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As a non-ComputerScience student, how can I get a job in data science?

I am a student in Geoscience with great passion in Data Science, I self-learned many data science courses in Coursera and conducted several projects. My dream job is data analyst/scientist. I am not sure how to get the 1st job/intern/part-time in the data science. Any advices?? Thank you. #career #job-search #computer-science


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Desiree’s Answer

I majored in political science and math in college, with the intention of going to law school. When I got to my senior year of college though, I decided against law school and started looking at entry level jobs that specifically noted analytical processes, because I really enjoyed learning how things worked and why they worked. A lot of those jobs did require certain majors, none of which were the ones I had, but I applied anyway - I didn't let that requirement stop me. I made sure my resume noted how political science and math both separately contributed to doing analytical thinking, research, etc. When I had my first interview, I made sure to mention explicitly how my classroom experience tied into data and analytics. And here I am - 14 years later doing data science work :) My biggest advice for anyone pursuing jobs outside the "normal" majors for that job is just use real life experiences to tie it together. I would assume a geoscience degree involves a lot of data, testing, analyzing, etc. Definitely emphasize that on your resume and during your interviews as well as anything you have self taught yourself and how you used that. Experience is always more important than what classes you took (in my opinion). When I was manager, I explicitly hired folks that were liberal art majors because sometimes they ended up being better data analysts than the ones that majored in it just because they had an aptitude for it!

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Jason’s Answer

Hi Yixuan. Taking data science courses at Coursera is a good start. This'd get yourself prepared with the knowledge necessary. Working on projects is particularly helpful since you can apply and develop what you have learned to a real situation. I'd suggest you to review what you have done in your past projects and post the interesting or relevant ones to Git. This'd allow your potential employers to know what you are capable of doing. Also, any positive reviews from peers on your Git projects can help you a lot in your future projects. Good luck in your first job hunt.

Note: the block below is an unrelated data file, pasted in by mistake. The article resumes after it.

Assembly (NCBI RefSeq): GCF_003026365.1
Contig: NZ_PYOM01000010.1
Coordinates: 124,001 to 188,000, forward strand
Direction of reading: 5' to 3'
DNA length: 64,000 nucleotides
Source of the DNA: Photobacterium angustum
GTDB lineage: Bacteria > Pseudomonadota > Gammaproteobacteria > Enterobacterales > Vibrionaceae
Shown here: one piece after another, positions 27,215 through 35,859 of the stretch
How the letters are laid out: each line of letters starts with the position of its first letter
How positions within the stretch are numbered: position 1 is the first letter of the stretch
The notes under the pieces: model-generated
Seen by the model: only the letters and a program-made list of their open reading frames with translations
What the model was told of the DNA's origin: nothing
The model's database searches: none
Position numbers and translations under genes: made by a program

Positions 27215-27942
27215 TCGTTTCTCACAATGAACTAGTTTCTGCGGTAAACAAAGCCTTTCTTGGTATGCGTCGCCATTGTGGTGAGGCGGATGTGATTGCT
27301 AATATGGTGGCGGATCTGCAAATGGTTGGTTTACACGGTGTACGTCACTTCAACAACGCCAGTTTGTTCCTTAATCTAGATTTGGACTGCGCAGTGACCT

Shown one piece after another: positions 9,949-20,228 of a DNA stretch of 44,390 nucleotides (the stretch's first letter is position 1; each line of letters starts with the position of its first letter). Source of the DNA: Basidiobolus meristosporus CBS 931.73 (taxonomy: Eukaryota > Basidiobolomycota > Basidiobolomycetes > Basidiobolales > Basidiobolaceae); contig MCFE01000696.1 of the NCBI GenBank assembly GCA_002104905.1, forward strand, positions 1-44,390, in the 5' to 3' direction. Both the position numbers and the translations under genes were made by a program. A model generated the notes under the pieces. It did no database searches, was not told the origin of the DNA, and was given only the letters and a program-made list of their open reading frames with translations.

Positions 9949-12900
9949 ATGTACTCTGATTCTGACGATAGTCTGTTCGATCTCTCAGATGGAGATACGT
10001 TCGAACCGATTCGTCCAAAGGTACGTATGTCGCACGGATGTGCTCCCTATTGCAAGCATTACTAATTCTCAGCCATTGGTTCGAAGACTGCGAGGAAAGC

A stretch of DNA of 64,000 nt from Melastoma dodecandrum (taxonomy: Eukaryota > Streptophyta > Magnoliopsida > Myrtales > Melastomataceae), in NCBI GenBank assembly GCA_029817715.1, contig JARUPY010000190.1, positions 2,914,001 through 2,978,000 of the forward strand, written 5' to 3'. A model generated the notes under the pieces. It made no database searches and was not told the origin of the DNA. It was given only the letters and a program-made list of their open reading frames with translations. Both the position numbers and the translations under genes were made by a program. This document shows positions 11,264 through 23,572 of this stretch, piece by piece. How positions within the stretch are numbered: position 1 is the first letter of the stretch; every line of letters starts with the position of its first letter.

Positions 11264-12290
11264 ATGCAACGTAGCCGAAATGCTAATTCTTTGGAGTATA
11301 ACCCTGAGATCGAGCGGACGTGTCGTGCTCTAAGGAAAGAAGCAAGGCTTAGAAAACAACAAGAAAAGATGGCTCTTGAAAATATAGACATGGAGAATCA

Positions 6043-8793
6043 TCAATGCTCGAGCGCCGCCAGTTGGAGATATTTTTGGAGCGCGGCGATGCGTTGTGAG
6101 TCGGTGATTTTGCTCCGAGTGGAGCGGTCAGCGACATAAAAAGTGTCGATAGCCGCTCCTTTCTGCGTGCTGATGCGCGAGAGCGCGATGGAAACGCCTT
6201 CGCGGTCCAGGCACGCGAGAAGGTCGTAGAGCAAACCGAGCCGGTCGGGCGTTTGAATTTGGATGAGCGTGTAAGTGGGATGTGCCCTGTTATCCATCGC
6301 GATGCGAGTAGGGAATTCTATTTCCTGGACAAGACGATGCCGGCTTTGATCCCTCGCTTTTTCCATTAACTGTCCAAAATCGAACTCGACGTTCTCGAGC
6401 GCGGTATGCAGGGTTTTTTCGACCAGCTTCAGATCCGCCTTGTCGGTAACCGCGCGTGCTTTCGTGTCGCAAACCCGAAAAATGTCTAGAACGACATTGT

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Cynthia’s Answer

many universities have courses, minors or clubs that are focused on data science in specific fields (my former uni offers coursework for social science majors in data science both for undergrads and grad students). often internships blend multiple fields....data science as a field involves researchers, hardware, software, marketing, writing, trainers, etc...some of those paths are ideal for someone with a diverse background. some employers prefer that. go talk to the career advisors in your college. or talk to the computer science/data science advisors to see what opportunities for someone like you are known to them. join the 'data science club'....or create one....invite professionals to come talk to club members...network like crazy....do informational interviews (look this up if you are unfamiliar) with people doing the sort of work you want to do...and ask them for advice about how to get started (don't ask for a job, ask for HOW to find internships...if they have ability to offer you something they will, if not they will refer you to others and you will thank them and follow up). Ask your professors for opportunities to volunteer to help with their data crunching...just to get some experience under your belt....no one turns away free labor if you have skills and it sounds like you do. do an independent study project..find data science professor to advise you....create mini project that combines geosci and data scie....take initiative! have fun. learn what you like and don't like. good luck.

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Caitie’s Answer